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Wednesday, November 25, 2009

Anxiety - Top Twelve Effects of Anxiety on Your Physical and Mental Health

By Bethany Henshaw
Everyone knows what anxiety feels like. Anxiety is a normal body reaction to stressful situations or to a threat that the mind perceives. Although the word connotes ugly images of nervousness, trembling and intense sweating, anxiety by itself is not totally bad for the body. In fact, it is a necessary reaction which allows the brain to activate our "fight or flight" response so that the body can protect itself from danger. It is what allows us to flee from an attacking stranger, or to jump from a burning house to save ourselves from fire.
Yet, anxiety can take its toll on the body and the mind, if it becomes excessive. A regular bout of anxiety where symptoms become too evident that they distract a person from doing his tasks is a serious concern. If these symptoms happen several times a day, then an anxiety disorder is already taking place in the person's mind.
An anxiety disorder should not be taken lightly. If unaddressed soon or properly, the condition may worsen and can lead to depression, especially among young adults. The most immediate effect of anxiety in a person is it causes upheavals in his personal and professional life. The symptoms can be so debilitating sometimes that a person with this kind of disorder would sometimes prefer to just stay at home, especially if the disorder is also coupled with agoraphobia which is the constant fear that an anxiety attack will happen at a public place and escape is not possible.
Here are the top 12 most common effects of anxiety on the physical, mental and emotional health of a person:
1. Hyperventilation or breathing rapidly may result during an anxiety attack which can make you feel shaky, a little dizzy or light headed
2. Tension in the muscles may result to headaches and overall discomfort.
3. An elevated blood pressure can make you uneasy and dizzy, sometimes nauseous.
4. Your digestive system will be affected and may cause diarrhea or vomiting.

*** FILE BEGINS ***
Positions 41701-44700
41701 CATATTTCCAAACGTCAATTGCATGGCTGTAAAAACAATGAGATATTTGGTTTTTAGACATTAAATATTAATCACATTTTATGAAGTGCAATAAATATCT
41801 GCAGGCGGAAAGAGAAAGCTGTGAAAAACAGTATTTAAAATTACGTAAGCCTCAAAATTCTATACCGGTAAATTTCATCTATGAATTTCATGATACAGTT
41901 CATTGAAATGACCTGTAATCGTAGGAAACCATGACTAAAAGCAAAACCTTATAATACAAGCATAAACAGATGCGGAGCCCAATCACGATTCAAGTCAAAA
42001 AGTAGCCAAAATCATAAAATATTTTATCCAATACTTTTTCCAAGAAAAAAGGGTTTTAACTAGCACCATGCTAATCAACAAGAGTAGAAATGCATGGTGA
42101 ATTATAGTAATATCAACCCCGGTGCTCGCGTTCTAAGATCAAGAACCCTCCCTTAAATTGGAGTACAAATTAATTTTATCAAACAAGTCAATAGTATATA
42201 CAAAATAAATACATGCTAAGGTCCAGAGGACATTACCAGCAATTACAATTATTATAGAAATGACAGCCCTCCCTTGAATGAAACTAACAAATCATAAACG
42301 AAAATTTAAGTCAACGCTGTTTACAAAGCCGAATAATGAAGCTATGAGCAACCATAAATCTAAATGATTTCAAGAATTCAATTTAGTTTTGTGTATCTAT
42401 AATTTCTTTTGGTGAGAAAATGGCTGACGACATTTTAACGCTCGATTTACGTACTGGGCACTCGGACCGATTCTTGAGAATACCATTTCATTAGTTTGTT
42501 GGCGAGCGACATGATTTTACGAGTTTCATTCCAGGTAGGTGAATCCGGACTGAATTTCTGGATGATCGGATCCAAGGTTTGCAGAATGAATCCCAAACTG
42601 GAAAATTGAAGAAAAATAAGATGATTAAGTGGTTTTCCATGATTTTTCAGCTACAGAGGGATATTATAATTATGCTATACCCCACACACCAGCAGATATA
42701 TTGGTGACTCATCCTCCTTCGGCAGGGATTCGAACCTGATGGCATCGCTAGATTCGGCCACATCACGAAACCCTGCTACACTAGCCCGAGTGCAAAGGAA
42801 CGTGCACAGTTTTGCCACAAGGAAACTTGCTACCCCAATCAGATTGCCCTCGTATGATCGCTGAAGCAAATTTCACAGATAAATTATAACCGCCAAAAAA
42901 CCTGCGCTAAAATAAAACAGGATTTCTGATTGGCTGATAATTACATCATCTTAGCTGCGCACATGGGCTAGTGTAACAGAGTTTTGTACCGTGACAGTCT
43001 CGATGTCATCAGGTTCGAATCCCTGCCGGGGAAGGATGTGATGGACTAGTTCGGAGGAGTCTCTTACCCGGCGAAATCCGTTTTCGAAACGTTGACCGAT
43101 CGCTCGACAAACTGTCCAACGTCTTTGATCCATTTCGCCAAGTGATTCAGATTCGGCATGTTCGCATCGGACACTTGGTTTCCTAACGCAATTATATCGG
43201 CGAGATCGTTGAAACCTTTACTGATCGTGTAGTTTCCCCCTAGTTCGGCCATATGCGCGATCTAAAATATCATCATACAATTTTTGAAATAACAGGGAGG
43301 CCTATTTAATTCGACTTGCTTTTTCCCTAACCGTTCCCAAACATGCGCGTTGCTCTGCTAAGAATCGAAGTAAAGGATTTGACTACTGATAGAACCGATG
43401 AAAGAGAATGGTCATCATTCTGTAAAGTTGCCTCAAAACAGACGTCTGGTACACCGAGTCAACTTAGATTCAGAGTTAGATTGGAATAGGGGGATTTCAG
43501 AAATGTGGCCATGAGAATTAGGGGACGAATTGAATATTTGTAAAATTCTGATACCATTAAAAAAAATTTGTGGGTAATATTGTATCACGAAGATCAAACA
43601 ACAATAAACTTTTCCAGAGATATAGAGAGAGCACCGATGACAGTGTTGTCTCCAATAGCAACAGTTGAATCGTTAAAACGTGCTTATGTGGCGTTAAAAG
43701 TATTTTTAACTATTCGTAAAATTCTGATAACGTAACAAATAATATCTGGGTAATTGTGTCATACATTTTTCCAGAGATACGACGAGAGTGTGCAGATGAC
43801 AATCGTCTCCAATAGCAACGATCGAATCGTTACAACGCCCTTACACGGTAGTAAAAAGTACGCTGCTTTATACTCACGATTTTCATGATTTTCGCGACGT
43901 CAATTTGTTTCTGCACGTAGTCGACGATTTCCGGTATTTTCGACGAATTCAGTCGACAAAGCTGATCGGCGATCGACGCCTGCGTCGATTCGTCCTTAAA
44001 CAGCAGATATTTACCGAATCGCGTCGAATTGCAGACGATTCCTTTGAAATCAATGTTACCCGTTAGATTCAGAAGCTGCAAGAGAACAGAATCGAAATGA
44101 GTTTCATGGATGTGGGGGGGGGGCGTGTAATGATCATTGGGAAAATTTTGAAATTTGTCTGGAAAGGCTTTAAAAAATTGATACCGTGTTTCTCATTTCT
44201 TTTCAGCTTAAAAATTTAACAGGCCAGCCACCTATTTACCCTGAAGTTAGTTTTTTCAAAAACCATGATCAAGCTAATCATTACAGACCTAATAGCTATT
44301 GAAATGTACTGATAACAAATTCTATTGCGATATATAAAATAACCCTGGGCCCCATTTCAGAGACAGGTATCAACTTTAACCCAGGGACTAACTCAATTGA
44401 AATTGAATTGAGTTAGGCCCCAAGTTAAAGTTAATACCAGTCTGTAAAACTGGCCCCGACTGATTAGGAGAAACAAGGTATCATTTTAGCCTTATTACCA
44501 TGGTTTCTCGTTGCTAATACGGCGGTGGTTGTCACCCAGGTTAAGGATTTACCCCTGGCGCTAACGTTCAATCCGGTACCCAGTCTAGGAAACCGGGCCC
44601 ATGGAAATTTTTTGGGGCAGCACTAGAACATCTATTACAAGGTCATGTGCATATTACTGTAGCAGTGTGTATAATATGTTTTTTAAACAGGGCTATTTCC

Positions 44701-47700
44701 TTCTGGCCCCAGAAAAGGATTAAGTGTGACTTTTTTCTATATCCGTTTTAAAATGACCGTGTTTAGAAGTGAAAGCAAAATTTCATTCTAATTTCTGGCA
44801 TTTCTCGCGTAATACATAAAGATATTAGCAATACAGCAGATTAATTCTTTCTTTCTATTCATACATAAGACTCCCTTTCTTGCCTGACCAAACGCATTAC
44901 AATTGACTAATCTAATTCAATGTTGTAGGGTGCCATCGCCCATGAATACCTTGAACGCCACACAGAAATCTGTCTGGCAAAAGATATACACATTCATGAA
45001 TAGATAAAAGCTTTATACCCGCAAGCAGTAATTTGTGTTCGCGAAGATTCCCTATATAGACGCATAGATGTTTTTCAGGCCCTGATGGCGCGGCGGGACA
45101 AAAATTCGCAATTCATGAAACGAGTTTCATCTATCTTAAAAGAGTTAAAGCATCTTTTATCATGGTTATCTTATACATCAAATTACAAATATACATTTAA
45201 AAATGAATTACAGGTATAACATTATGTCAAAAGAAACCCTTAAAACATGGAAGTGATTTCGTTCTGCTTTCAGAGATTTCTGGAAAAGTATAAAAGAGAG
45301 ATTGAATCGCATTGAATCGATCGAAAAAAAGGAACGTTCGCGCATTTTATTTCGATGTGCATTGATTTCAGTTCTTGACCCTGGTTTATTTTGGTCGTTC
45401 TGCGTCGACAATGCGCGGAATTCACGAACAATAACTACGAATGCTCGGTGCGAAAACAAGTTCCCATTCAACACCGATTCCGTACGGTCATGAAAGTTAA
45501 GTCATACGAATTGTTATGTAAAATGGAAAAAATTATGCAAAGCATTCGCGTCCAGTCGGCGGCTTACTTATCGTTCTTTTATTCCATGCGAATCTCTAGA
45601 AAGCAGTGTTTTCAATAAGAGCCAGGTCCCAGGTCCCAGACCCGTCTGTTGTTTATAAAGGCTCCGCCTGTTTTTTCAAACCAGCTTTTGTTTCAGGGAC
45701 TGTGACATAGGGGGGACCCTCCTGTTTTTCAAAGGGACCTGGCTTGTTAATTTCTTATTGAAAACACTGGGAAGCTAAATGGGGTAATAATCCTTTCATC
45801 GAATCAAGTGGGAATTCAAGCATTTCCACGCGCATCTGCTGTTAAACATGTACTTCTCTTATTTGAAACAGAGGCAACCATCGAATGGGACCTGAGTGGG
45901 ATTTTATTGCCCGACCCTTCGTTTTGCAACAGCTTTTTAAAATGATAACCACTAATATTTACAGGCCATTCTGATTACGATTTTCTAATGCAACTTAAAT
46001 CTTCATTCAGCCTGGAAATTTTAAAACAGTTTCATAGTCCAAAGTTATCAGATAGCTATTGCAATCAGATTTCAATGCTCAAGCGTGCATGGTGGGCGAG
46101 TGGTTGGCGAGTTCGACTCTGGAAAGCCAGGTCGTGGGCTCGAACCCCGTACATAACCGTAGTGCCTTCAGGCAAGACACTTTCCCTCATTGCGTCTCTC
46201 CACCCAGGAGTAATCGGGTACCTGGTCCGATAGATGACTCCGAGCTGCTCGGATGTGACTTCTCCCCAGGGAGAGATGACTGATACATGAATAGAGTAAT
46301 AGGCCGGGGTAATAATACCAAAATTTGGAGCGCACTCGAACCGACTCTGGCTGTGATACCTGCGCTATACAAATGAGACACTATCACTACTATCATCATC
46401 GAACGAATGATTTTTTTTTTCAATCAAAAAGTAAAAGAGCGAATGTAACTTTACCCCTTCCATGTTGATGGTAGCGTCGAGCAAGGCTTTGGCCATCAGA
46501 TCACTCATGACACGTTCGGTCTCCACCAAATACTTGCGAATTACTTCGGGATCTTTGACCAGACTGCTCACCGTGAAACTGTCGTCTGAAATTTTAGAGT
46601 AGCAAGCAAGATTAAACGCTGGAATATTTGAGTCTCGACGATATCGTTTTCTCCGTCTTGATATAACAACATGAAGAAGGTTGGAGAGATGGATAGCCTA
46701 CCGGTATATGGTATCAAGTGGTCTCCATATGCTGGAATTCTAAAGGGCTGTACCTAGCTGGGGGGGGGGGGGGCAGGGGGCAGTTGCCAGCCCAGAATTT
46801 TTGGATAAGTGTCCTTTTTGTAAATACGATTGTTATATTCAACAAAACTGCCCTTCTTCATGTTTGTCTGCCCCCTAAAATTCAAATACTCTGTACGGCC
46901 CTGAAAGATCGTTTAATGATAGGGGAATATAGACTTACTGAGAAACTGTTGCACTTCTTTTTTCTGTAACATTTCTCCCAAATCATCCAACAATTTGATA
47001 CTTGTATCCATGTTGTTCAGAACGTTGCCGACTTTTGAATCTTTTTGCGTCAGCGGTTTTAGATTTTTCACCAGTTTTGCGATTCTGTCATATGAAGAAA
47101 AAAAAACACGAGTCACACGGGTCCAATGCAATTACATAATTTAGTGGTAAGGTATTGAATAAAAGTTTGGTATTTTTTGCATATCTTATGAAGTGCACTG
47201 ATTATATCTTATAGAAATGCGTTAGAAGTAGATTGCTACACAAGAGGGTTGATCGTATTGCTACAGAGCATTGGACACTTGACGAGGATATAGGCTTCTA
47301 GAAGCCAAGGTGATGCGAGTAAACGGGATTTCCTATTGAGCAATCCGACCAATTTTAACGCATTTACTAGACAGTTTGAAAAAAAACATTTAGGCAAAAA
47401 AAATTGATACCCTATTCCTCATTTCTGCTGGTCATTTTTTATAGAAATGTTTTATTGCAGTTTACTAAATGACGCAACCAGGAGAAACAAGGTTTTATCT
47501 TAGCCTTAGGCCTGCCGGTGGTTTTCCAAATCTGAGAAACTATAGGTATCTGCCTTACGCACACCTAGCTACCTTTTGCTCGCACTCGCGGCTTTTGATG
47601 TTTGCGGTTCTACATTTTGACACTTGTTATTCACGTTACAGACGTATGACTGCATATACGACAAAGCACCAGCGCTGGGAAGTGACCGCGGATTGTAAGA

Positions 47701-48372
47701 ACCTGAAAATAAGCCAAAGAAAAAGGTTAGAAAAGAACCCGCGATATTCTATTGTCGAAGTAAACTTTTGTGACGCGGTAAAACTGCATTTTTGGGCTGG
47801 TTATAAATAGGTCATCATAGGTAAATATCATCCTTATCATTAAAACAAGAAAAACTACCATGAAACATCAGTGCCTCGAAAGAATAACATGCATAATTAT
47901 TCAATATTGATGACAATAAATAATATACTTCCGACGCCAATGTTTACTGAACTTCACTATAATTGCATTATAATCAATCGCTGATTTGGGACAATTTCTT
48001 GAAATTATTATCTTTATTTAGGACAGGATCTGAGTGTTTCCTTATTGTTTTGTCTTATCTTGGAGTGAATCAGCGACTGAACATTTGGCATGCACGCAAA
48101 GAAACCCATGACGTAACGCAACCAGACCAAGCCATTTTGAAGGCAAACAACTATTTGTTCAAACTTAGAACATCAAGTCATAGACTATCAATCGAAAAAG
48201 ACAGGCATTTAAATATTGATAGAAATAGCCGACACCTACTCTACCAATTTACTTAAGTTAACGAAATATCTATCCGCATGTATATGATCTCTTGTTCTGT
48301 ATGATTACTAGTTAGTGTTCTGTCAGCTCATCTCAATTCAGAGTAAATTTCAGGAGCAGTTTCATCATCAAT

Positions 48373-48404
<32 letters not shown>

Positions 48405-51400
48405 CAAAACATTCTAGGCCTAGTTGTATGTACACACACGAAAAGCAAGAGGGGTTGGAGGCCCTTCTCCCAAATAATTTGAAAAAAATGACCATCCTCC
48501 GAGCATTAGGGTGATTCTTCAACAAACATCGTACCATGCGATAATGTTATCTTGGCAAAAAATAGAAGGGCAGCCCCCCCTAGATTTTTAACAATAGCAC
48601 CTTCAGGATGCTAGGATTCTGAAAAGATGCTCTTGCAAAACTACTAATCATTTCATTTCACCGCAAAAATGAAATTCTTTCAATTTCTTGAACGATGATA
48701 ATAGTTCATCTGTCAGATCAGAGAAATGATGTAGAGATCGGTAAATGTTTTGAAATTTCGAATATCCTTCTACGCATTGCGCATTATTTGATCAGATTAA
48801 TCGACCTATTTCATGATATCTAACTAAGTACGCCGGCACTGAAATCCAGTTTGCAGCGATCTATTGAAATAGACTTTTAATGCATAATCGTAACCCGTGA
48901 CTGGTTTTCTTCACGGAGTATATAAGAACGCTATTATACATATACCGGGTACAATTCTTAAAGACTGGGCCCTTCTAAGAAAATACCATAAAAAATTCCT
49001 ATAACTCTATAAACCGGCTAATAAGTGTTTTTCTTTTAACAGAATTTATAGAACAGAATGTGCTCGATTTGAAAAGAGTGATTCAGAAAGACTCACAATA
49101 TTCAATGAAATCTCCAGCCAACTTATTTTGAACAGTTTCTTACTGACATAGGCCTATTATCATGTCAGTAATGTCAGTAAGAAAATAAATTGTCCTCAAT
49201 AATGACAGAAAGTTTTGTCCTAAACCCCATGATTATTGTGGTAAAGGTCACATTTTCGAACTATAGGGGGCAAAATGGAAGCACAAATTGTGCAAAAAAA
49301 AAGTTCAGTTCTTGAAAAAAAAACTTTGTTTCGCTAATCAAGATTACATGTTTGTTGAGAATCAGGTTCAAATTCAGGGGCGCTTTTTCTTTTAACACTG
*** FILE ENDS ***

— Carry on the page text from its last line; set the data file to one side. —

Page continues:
5. Your sleep patterns may be affected, causing you sleepless nights which results to chronic fatigue.
6. You may have feelings of inadequacy and dependence on others. You may experience "catastrophizing" which means you may develop thoughts of impending danger or calamity which you feel is beyond your control.
7. You may feel excessive, often irrational fear which grips you sometimes in the middle of the night. You become constantly irritable and unable to concentrate.
8. You may feel frustrated easily and may have a very poor image of yourself. Your confidence level is affected. Your social skills become almost nil, as worries about your "imperfections" or " inadequacies" may stop you from building relationships.
9. You may develop other unhealthy coping mechanisms such as excessive drinking, smoking or drug abuse.
10. You may intentionally avoid experiences that otherwise would have enriched your life. You may not be able to maintain meaningful and gratifying relationships. Instead you may be drawn towards people who have the same outlook as yours or help you avoid situations that may have helped you overcome your anxiety.
11. Your self esteem maybe affected and you may develop the fear of public places (agoraphobia) which can make you unable to go beyond your comfort zones.
12. You may develop depression and if the condition remains untreated for a long time, you may start having suicidal thoughts.
If you or a person you know suffer from an anxiety disorder, do not hesitate to go to an authorized medical care giver, either a medical doctor or a psychotherapist. Do not feel that you are alone and can not go to anyone about your problem. After all, you are just one of the 40 million Americans who have been diagnosed with this condition.
You need to help yourself first, before help can come to you. Pay attention to what your body is telling you and seek help as early as possible.
Bethany Henshaw is a life coach and the author of the eBook "Anxiety Success". She has been helping many people know how to overcome a panic disorder through natural means.


  1. hi!!good job.. I really like your blog, very interesting and informative.
    i'll add you to my blog list pls do the same..thank u so much..

  2. Stress relief medication help reduce the extreme sadness, hopelessness, and lack of interest in life that are typical in people with depression. These drugs also may be used to treat other conditions, such as obsessive compulsive disorder, premenstrual syndrome, chronic pain, and eating disorders.

  3. maggie.danhakl@healthline.comOctober 10, 2014 at 2:17 AM


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    Our users have found our guide very useful and I thought it would be a great resource for your page:

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    All the best,
    Maggie Danhakl • Assistant Marketing Manager

    Healthline • The Power of Intelligent Health
    660 Third Street, San Francisco, CA 94107 | @Healthline | @HealthlineCorp

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